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Si Schroeder Reviews:
- IRISH TIMES
It doesn't take very long to cop that you're in the presence of something rather special here. Irish electronica may be populated by a large and prolific gallery of enthusiastic producers and players, but few have yet demonstrated the wherewithal and musical smarts to pull off any kind of grand statement or big splash. Until now. You're ready to give Simon Kenny a standing ovation even before the second track on this beautiful, beguiling, dreamy album has finished.
Once half of hugely derivative Dublin indie act Schroeder's Cat, Kenny's new sonic adventures are far more interesting because he's working from so many different sketches. Instead of simply going along with the current electronic pop flow, Kenny seeks to make full use of all the music he can hear whirring around in his head. For instance, you can hear echoes of indie tweeness on Eyes-Wide, but this is soon blanketed by a bubbling sweep of see-sawing electronics. Elsewhere, Kenny's fondness for psychedelia and folk cause some fascinating shapes to develop, especially on Duck and C4.
Of the many gems here, the one you'll return to again and again may well be Lavendermist, a track that builds from a haunting drone into the most ecstatic swinger in town, complete with flutes and whistles. Doughty, confident and ambitious, Coping Mechanisms is an album you really must hear.
With the mystery surrounding him/them/it, Si Schroeder could well be our very own Gnarls Barkley. That there is a connection with Schroedersound and Schroeder's Cat is clear, but from there on in it all gets a little murky. There is talk of a six foot hairy biped in his 30's, as well as references to brainchilds, sampling machines and the like...Not that any of this matters because Coping Mechanismsis such an astonishing record. In many ways it's very Dublin, and more specifically, very Trust Me I'm A Thief. But the important thing is this: if you thought you had it up to here with mumbling singer songwriter types, think again. Coping Mechanisms effectively rewrites the book.
Sound wise, its a
tour de force, layer upon layer of subtle beats, feedback drenched guitars
and haunting samples going into creating a noise that is at once quirky
and baroque. A much overused phrase it may be, but this really is a beautiful
experience. Slovakian orchestras criss-cross under African vocals, Sonic
Youth style art rock is laced with Simon & Garfunkel melodies. As
strategem go, it is
That Si Schroeder remains an underground phenomenon is astounding. Thing is, Coping Mechanisms has the potential to go where David Kitt, Jape, The Jimmy Cake and the rest have gone before and, whisper it quietly, eclipse the lot of them. Just you wait.......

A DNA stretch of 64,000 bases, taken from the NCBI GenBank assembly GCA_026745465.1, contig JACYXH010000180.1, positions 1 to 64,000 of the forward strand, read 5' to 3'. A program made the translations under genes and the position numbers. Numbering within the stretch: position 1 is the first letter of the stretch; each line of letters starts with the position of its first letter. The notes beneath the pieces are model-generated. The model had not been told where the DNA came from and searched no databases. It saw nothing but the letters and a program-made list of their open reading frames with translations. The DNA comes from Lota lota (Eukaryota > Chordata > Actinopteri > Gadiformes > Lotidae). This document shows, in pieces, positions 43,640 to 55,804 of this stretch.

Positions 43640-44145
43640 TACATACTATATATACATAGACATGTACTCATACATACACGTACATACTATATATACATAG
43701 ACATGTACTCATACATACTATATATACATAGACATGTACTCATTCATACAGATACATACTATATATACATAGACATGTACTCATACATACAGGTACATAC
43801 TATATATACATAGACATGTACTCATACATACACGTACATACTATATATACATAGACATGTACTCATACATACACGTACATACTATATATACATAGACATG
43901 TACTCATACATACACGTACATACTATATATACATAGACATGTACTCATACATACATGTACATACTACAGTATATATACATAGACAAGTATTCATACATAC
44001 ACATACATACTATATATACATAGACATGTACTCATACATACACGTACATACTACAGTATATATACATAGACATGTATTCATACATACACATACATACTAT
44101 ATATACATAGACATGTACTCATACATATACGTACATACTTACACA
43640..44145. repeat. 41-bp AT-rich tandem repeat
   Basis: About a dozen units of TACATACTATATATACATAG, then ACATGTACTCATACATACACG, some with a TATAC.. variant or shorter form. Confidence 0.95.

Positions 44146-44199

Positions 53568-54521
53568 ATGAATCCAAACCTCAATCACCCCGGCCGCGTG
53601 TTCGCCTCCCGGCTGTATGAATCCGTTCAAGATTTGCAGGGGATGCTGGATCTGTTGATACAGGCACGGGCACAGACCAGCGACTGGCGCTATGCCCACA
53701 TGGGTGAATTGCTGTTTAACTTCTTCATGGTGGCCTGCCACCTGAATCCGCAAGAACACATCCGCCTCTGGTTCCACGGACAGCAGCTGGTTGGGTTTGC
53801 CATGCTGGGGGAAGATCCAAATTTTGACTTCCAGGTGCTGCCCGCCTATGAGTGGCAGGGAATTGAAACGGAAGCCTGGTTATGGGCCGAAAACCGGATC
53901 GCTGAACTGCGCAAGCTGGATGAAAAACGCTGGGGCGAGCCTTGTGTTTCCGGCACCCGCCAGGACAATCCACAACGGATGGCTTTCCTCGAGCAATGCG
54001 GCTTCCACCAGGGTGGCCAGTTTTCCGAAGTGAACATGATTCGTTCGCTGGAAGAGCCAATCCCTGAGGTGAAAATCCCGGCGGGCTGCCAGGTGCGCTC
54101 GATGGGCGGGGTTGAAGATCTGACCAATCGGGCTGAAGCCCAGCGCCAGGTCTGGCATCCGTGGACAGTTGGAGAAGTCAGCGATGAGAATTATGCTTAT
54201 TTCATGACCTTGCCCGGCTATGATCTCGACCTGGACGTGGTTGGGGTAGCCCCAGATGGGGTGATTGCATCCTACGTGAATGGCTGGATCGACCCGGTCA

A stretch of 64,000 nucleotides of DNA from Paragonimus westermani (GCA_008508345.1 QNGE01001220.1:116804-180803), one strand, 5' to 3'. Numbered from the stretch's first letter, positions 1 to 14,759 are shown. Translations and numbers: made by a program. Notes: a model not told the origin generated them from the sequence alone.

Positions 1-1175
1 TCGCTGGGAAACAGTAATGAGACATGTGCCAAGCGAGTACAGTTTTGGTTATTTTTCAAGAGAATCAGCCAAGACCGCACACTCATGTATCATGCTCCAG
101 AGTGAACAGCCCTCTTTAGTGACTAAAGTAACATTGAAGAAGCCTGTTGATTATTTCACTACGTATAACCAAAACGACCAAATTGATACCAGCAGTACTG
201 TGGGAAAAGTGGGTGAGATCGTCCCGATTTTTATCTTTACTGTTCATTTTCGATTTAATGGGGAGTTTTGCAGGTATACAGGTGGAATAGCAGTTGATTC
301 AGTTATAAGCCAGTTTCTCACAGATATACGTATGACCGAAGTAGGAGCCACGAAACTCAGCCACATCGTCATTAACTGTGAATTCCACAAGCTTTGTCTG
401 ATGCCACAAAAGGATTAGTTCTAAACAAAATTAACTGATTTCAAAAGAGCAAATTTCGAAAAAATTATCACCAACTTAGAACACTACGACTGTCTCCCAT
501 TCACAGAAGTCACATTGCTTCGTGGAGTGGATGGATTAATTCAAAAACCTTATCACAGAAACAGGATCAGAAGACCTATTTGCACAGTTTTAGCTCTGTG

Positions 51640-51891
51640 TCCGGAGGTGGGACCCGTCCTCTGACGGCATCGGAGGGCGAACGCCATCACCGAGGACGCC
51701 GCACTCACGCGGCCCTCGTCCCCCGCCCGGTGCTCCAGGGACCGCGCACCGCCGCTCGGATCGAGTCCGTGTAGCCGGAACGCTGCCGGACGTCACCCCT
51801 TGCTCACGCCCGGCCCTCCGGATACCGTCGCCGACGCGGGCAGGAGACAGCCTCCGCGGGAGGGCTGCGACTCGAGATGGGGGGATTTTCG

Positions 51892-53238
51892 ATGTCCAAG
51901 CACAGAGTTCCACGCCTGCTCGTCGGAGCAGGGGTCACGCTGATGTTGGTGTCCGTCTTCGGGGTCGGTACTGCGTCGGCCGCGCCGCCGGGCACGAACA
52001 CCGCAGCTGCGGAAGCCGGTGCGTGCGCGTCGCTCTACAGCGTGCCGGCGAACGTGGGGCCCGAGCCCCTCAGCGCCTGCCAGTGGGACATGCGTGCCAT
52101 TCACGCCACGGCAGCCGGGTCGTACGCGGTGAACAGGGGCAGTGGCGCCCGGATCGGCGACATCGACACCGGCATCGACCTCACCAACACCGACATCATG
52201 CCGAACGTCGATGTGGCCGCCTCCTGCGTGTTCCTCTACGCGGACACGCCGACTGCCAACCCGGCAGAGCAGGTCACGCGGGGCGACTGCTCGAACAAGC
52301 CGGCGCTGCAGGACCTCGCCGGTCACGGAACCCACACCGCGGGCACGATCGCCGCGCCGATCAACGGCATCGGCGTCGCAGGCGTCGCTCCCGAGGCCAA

Hands in the air, I'm not a huge fan of electronica, finding it full of beautifu moments and sounds but oddly devoid of vocal melodies and a soul that makes me return. I'm sure that a catchy vocal isn't really the point when the artist is creating this kind of record, but for me it's the difference between the Sydney Opera House & Ayres Rock; both are stunning formations, but its the rock that i'd return to again and again.
Si Schroeder is a Dublin based artist who kicked around in post-punk ambient noise groups in the nineties with some some credibility and on coping mechanisms he's brought a huge amount of disparate influences to bear on an album that moulds the conventional blips and bleeps into a structured pop package with superb results. His sampling is never less than interesting and texturally the album is a multi-layered, multi-faceted smorgasboard of cleverly blended sounds that soothe and chill, while Schroeder's tender wistful vocals provide the icing on the cake. Aside from the antiquated gramaphone static that tends to be utilised somewhere along the way in most electronica records Schroeder's songwriting templates definitly smack of a love of the past, pitched somewhere betwen His Masters Voice recordings and Stockhausen to mid-sixties folkadelic and Radioheads Amnesiac.
Put your headphones on, sit back and enjoy the flight as The Reluctant Aviator takes off on a barrage of detuned sounds that wrestle for airspace with backward looped Eastern European choirs before his industrial/shoegazing influences peak out from the growling bass riffs of the gravity-defying Lavendarmist. C4 deploys a waltz like rhythm to underpin a tune that imagines Nick Cave and The Flaming Lips crooning endless choruses with a drunken horn section to a tear sodden audience, before ending up to the theme tune to the Electric Picnic. Eyes-Wide is this millennium's Oh Superman, brilliantly executed. The album isn't without its superflous moments, but the overall standard is very high in all departments.
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